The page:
4 years ago: Same to you buddy

September 7, 2009, here on slacktivist: Same to you buddy

Last year, U.S. banks collected about $36 billion in overdraft protection fees. This year, they expect to transfer about $38.5 billion out of customers’ accounts in the form of such fees.

$38.5 billion. $105 million every day. $4.4 million every hour. $73,250 every minute. More than $1,200 a second. Transferred directly from the poor to the rich.

$38.5 billion.

I keep repeating that figure because I can’t quite manage to grasp it. The public, obviously, can’t grasp it either. Open your window and inhale — smell any torches or smoke from the barricades? Turn on CNBC, Are bankers using fake names and requiring their faces to be distorted? No? Then the public still doesn’t yet appreciate the meaning of this figure.

$38.5 billion taken directly out of people’s bank accounts.

$38,500,000,000.

I’m not suggesting that everyone who works at a bank that extracts these billions from customers through an overdraft protection scheme is, necessarily, a Bad Person due to working there. And I’m perfectly willing to allow them the chance to defend themselves. I am, in fact, eager to hear their explanation — to hear them describe the actions they’ve taken to protest this policy and the reasons why such actions have, thus far, not succeeded. My point here is only that such a defense, such an explanation, is required of them if they want to continue interacting on polite terms with the rest of us — if they want to drink in our bars or attend our churches or walk down our streets without parents clutching small children by the hand and dragging them aside and saying, “Come over here, honey, we don’t want to go near the banker.”

That, at a minimum, is what $38.5 billion a year means.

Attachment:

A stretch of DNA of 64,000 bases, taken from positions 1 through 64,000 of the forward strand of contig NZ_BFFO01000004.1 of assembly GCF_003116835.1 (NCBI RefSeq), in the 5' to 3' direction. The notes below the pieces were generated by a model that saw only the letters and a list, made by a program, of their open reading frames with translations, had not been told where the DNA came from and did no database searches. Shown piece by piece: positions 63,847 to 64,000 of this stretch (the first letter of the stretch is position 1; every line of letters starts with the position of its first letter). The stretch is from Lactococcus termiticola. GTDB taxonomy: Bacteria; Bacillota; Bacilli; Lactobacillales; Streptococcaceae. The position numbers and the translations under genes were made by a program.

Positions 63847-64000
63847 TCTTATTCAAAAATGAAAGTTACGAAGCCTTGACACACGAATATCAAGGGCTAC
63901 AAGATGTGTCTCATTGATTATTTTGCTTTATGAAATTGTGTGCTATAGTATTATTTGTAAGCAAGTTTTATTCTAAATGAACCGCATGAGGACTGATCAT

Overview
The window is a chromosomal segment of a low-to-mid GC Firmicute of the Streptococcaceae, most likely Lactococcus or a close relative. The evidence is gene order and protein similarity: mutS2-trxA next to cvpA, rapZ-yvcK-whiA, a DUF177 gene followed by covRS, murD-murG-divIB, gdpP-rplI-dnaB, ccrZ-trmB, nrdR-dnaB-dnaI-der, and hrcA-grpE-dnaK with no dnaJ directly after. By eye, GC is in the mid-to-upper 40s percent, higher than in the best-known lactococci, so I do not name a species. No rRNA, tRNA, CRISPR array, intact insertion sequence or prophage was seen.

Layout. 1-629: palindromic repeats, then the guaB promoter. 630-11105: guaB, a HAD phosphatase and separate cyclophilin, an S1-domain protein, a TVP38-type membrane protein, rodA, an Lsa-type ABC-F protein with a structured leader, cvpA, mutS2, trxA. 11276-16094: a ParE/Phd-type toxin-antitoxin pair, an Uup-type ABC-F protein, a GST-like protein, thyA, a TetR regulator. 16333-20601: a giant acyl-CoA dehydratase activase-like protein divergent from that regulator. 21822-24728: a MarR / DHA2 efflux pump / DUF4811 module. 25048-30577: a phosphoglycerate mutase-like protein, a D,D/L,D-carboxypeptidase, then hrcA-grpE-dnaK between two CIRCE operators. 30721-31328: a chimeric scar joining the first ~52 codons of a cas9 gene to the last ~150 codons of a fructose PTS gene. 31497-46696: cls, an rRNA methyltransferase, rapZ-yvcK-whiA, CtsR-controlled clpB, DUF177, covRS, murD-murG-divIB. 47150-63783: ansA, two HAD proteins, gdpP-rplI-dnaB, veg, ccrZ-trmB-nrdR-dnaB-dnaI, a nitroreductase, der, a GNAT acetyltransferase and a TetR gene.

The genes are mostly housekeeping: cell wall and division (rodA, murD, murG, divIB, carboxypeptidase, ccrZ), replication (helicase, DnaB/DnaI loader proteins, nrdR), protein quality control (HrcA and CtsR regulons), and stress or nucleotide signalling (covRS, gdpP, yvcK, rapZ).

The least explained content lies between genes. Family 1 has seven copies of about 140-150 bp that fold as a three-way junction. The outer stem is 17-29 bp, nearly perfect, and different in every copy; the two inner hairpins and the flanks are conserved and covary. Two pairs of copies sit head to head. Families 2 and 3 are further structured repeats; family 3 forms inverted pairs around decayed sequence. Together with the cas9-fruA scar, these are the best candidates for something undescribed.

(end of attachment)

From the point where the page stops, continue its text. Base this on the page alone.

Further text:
• Fast_Moon

    “all of those stupid working class people stuck at the margins for whom
    one flat tire or one sick child or one unanticipated $10 expense can
    incur a cascading series of late fees and overdraft charges and other
    forms of emergency short-term credit”

    I’ve never had to deal with this myself, but I had experience with a ridiculous example of it through a coworker who ended up losing $150 for not having $2.

    He wrote a check for $10 at Wal-Mart, however unbeknownst to him, his wife had just made a withdrawal from the account and only left $8 in it. The check bounced, and the bank charged him a $25 overdraft fee, and Wal-Mart charged him a $20 returned check fee. Wal-Mart tried to automatically debit the $20 fee from his account, but since he didn’t have $10, he obviously didn’t have $20, either, so THAT payment bounced, incurring ANOTHER $25 overdraft fee from the bank. He called the bank, who said to take it up with Wal-Mart, and he called Wal-Mart, who said to take it up with the bank. In the meantime, Wal-Mart tried to deduct the $20 check fee from his account again, which still bounced, giving him yet another $25 overdraft fee.

    Then I had another friend who had to cancel her vacation plans with me because her bank had increased its minimum account balance from $1000 to $1500, and she had to go through the sofa and break some piggy banks to come up with the money to meet that balance or risk a recurring charge that she couldn’t afford. Yes, that $1500 is still technically her money, but given that she’s not allowed to do anything with that money except let the bank hold it or risk paying a fine, for all intents and purposes her bank account costs her $1500 to keep it open.

  • http://apocalypsereview.wordpress.com/ Invisible Neutrino

    For comparison, my province has an annual budget about that big. So people are being ripped off enough to fund one part of Canada’s government. That’s how big it is.

  • Hawker40

    My bank fee horror story involves my time in the navy…
    While on deployment, I made arrangements with my wife so that I would cash two checks a month on shipboard for my personnal expenses, while my entire paycheck would be directly deposited into our joint bank account for her use. The two checks a month on paydays were for a pre-agreed amount.
    Navy operations being what they were, one month both checks were mailed off the ship at the same time.
    Now, we had overdraft protection. And there was enough money in the account to cover one check. And enough overdraft protection to cover the other.
    So of course the bank bounced both. Why? Well, you can only use overdraft protection once per month. And rather than cash one check, then the other, they cashed both simultaneously, meaning both were short, and they couldn’t decide which one to use the overdraft protection for, they used it for niether.
    After explaining this to the Disbursing Officer, my Chief, and my Department Head, and making arrangements with my wife and the Navy’s pay system, I shifted my direct deposit from my wife’s bank and our joint account to my credit union, converting it into a joint account. I payed off the ‘fees’ to the bank and the navy…